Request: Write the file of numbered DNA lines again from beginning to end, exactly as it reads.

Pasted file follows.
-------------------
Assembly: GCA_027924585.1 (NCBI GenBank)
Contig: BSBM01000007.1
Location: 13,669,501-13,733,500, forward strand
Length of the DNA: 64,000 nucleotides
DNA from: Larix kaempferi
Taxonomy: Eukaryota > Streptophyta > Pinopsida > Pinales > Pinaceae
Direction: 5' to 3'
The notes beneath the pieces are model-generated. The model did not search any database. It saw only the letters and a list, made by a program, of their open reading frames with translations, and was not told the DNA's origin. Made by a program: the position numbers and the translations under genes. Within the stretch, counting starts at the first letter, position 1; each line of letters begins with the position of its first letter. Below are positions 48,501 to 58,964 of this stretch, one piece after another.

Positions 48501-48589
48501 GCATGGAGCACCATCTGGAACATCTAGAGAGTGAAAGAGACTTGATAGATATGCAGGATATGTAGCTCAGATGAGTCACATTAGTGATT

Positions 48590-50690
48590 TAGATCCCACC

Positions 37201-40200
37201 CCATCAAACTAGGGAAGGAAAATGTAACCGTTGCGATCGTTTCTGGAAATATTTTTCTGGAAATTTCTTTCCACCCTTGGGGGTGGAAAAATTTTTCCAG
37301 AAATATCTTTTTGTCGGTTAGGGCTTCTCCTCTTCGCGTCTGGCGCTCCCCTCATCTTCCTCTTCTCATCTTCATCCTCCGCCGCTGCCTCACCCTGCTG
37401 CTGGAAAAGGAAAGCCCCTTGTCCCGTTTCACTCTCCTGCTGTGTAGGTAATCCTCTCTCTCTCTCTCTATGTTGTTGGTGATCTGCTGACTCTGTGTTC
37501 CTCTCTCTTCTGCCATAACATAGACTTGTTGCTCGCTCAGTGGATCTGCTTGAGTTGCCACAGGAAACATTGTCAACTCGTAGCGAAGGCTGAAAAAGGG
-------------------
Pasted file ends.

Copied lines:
Assembly: GCA_027924585.1 (NCBI GenBank)
Contig: BSBM01000007.1
Location: 13,669,501-13,733,500, forward strand
Length of the DNA: 64,000 nucleotides
DNA from: Larix kaempferi
Taxonomy: Eukaryota > Streptophyta > Pinopsida > Pinales > Pinaceae
Direction: 5' to 3'
The notes beneath the pieces are model-generated. The model did not search any database. It saw only the letters and a list, made by a program, of their open reading frames with translations, and was not told the DNA's origin. Made by a program: the position numbers and the translations under genes. Within the stretch, counting starts at the first letter, position 1; each line of letters begins with the position of its first letter. Below are positions 48,501 to 58,964 of this stretch, one piece after another.

Positions 48501-48589
48501 GCATGGAGCACCATCTGGAACATCTAGAGAGTGAAAGAGACTTGATAGATATGCAGGATATGTAGCTCAGATGAGTCACATTAGTGATT

Positions 48590-50690
48590 TAGATCCCACC

Positions 37201-40200
37201 CCATCAAACTAGGGAAGGAAAATGTAACCGTTGCGATCGTTTCTGGAAATATTTTTCTGGAAATTTCTTTCCACCCTTGGGGGTGGAAAAATTTTTCCAG
37301 AAATATCTTTTTGTCGGTTAGGGCTTCTCCTCTTCGCGTCTGGCGCTCCCCTCATCTTCCTCTTCTCATCTTCATCCTCCGCCGCTGCCTCACCCTGCTG
37401 CTGGAAAAGGAAAGCCCCTTGTCCCGTTTCACTCTCCTGCTGTGTAGGTAATCCTCTCTCTCTCTCTCTATGTTGTTGGTGATCTGCTGACTCTGTGTTC
37501 CTCTCTCTTCTGCCATAACATAGACTTGTTGCTCGCTCAGTGGATCTGCTTGAGTTGCCACAGGAAACATTGTCAACTCGTAGCGAAGGCTGAAAAAGGG